Starring Rachel Weisz, The Whistleblower is based on the true story of Kathryn Bolkovac, a small-town cop from Nebraska who in the late 1990s goes to Bosnia as a UN Peacekeeper contracted through a private global security corporation.
In Sarajevo she discovers a horrific, brutal trade in human trafficking and sex slavery and worse, that the trade is patronized and even aided by UN Peacekeepers and private security contractors.
But when Bolkovac moves to expose and shut down the sex trafficking and tries to rescue a single young girl to act as a witness, she finds much larger institutional and governmental forces (including the UN and the United States State Department) working to cover up her reports and silence her voice.
The Whistleblower–which also stars Vanessa Redgrave, David Strathairn, and Monica Bellucci–is directed by Larysa Kondracki, a Canadian first-time director who also co-wrote the script with Eilis Kirwan. I sat down with Kondracki last week in Chicago to talk about her debut film and about the global issue of human trafficking.
Larysa Kondracki: I was reading about the subject of human trafficking back in 2004, and it was horrifying. I thought, “Oh, someone should make a movie about this.” At the time I talked to my friend, who ended up being the producer on this, and she said, “Nobody in their right mind wants to watch people being raped for two hours–you’d have to find a way into that subject.”
And then I found Kathy’s story. It reads like a John Grisham or Robert Ludlum novel; I’m going, “State department, cover up, stealing files, sneaking stuff out,” and I’m thinking, “Oh my god, here’s a movie.” It blew me away—I couldn’t believe a movie about her hadn’t already been done.
With such a heavy topic, what were your concerns when writing and making the film?
Kondracki: I was worried about what’s too much to show and talk about. If this wasn’t based on a true story, you wouldn’t find some of the scenes as disturbing as people seem to. We’ve all seen 24 and Law & Order where sex trafficking is just a plot point. But we totally toned down the reality of sex trafficking for this movie.
But ultimately I was trying to make something interesting and not too preachy. We shot it as a thriller: Is she going to get the girl? Is she going to get out alive? I was thinking of it more like a Silence of the Lambs. I also love All The President’s Men and Michael Mann’s The Insider, and of course Silkwood was huge for us. I think people are hungry again for films that have meaning.
You’ve worked closely over the years with the real Kathy Bolkovac. What makes her such a different person—someone who would stand up to such a huge cover up?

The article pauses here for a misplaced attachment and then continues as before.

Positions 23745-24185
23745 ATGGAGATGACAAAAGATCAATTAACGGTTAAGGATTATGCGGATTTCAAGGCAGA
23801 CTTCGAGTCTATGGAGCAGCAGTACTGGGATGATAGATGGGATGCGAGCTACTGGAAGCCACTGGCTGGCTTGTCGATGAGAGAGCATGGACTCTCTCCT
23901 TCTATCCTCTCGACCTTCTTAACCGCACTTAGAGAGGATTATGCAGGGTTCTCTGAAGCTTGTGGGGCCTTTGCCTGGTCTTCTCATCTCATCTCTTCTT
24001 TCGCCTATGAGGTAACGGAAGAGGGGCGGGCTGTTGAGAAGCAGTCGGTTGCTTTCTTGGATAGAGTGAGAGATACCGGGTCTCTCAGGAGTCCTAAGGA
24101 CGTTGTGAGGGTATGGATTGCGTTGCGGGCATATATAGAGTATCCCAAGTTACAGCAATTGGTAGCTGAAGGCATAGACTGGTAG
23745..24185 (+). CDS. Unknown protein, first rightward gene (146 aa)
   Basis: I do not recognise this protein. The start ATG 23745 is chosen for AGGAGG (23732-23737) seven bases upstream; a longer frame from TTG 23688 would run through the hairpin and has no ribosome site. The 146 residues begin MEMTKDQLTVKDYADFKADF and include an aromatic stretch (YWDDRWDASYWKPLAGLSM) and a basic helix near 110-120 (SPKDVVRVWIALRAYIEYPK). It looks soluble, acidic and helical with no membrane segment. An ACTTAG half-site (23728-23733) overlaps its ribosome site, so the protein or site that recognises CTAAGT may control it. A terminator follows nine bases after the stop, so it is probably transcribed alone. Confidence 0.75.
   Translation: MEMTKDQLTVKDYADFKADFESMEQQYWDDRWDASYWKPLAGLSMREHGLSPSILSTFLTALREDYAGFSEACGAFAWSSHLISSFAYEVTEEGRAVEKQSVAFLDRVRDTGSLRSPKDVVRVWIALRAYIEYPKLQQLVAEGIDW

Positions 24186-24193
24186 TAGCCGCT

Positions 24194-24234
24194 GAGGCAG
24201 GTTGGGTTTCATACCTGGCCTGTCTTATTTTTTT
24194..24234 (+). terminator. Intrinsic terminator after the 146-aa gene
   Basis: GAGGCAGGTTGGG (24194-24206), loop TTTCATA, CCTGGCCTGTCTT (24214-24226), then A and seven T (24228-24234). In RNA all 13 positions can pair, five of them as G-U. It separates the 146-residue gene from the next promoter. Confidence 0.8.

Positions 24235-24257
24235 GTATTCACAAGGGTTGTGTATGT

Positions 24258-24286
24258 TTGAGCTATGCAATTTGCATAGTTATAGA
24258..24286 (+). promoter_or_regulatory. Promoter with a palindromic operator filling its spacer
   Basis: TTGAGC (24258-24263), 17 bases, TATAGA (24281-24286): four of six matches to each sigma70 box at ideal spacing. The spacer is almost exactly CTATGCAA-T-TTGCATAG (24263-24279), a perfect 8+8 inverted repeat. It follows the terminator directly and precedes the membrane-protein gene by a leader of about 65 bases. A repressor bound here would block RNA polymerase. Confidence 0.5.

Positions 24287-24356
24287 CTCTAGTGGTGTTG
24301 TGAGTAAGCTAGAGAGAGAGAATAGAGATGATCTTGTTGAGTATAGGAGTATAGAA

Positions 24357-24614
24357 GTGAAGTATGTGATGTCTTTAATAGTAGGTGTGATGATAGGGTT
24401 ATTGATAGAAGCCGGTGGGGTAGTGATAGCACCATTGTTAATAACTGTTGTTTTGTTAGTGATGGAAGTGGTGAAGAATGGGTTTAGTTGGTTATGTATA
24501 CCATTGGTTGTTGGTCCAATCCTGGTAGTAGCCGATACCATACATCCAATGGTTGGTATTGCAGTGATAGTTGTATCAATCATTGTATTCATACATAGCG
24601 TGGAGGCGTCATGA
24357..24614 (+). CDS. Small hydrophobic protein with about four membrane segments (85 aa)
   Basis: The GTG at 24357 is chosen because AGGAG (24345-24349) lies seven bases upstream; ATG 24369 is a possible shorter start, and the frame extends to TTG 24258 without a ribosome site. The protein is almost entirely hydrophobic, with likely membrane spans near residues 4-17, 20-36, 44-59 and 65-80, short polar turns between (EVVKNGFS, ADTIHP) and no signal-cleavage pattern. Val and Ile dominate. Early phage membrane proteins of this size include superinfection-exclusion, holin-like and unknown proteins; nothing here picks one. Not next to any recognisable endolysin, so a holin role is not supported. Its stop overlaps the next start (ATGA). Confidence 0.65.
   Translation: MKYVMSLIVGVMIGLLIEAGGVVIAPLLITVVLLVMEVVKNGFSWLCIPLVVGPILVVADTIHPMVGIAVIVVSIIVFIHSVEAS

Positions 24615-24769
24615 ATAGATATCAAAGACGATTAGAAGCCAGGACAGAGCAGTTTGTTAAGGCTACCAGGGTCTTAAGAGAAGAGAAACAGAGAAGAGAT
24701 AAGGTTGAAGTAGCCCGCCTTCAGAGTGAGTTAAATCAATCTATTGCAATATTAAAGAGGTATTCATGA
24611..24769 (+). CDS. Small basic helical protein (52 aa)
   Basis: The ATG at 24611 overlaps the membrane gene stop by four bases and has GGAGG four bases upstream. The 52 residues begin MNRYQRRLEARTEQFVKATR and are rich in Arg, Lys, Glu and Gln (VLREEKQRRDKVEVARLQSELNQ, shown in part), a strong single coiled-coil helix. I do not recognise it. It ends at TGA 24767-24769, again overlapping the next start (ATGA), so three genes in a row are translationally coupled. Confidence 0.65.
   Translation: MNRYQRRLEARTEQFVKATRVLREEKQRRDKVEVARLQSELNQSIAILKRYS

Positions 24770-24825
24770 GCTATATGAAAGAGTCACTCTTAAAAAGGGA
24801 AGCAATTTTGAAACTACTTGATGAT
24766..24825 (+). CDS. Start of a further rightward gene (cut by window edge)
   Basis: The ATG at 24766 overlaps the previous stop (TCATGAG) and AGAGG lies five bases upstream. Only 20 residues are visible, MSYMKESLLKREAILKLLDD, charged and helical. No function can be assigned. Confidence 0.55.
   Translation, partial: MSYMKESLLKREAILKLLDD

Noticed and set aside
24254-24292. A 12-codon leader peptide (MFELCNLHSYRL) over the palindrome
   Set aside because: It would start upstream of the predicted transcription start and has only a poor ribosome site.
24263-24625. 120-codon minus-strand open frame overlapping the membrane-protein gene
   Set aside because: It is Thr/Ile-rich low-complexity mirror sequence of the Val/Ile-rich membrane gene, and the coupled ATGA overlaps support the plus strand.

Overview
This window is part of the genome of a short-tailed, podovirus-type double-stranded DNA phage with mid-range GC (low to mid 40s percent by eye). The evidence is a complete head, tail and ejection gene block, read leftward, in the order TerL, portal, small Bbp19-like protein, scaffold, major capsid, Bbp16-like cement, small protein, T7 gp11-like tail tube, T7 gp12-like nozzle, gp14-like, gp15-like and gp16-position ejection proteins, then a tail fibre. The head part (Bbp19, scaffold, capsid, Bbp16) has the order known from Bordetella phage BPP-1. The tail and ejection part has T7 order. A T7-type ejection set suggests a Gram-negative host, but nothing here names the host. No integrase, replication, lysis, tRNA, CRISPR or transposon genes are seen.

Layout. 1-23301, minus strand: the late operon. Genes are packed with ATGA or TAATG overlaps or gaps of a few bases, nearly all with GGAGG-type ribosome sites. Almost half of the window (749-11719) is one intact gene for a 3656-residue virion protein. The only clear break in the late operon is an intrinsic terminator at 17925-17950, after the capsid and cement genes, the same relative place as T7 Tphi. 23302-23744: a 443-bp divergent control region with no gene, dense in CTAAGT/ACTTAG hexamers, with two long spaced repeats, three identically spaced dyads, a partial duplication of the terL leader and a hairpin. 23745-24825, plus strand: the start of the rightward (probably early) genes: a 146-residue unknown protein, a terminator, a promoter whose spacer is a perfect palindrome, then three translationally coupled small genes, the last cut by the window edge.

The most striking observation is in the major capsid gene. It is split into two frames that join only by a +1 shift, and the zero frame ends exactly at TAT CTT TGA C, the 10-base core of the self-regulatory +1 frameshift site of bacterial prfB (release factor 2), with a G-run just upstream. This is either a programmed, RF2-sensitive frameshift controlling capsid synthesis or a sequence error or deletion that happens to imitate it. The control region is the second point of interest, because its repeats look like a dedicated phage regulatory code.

Kondracki: She says, “I was just doing my job.” She can be kind of goofy and funny, but when you talk to her about these issues or about policing, she loves that job. I’m not kidding; Kathy’s ring tone is Mission: Impossible, her favorite movies are Steven Seagal movies. So there’s a pride there in her work.
If you really want to play dime-store psychology about it, and you look at stories like Erin Brockovich, Norma Rae, and Silkwood, those women all have issues with their kids. Kathy got pregnant young, became a cop, later divorced her husband, and the judge said give up being a cop or lose your kids. She felt, “I’m finally doing what I love,” and kept her job and moved into a house near her kids, but there was this social stigma.
So how’s a woman who has custody issues with her kids end up going to Bosnia to save young women? I don’t think she thought of it that way–she was just trying to do her job–but I’m sure that has something to do with the psychological link and mothering.
Kondracki: I want people to find two hours that are engaging, and I want them to be a little bit blown away by the story and just talk more. I think the only way things will change is if you put this issue out in the public discourse.
I think talking about Bosnian sex trafficking can make people feel weird, but so far audiences really like the movie, and that’s why you make it. Otherwise I guess I would have made an educational documentary. But you do what you can do—I believe in the power of film, it’s a very large voice.
This problem is still continuing, especially now in the Middle East, Africa, and Afghanistan—follow the peace-keeping forces and the issue is still there. You can go after the human traffickers and the institutions that cover it up, but it’s the West that’s demanding this trade. We’re the ones making this happen–it’s Western men who are buying these services. That demand has to change, and I hope maybe this film can help work toward that on a grass-roots level.
The Whistleblower is now playing in select theaters across the country.
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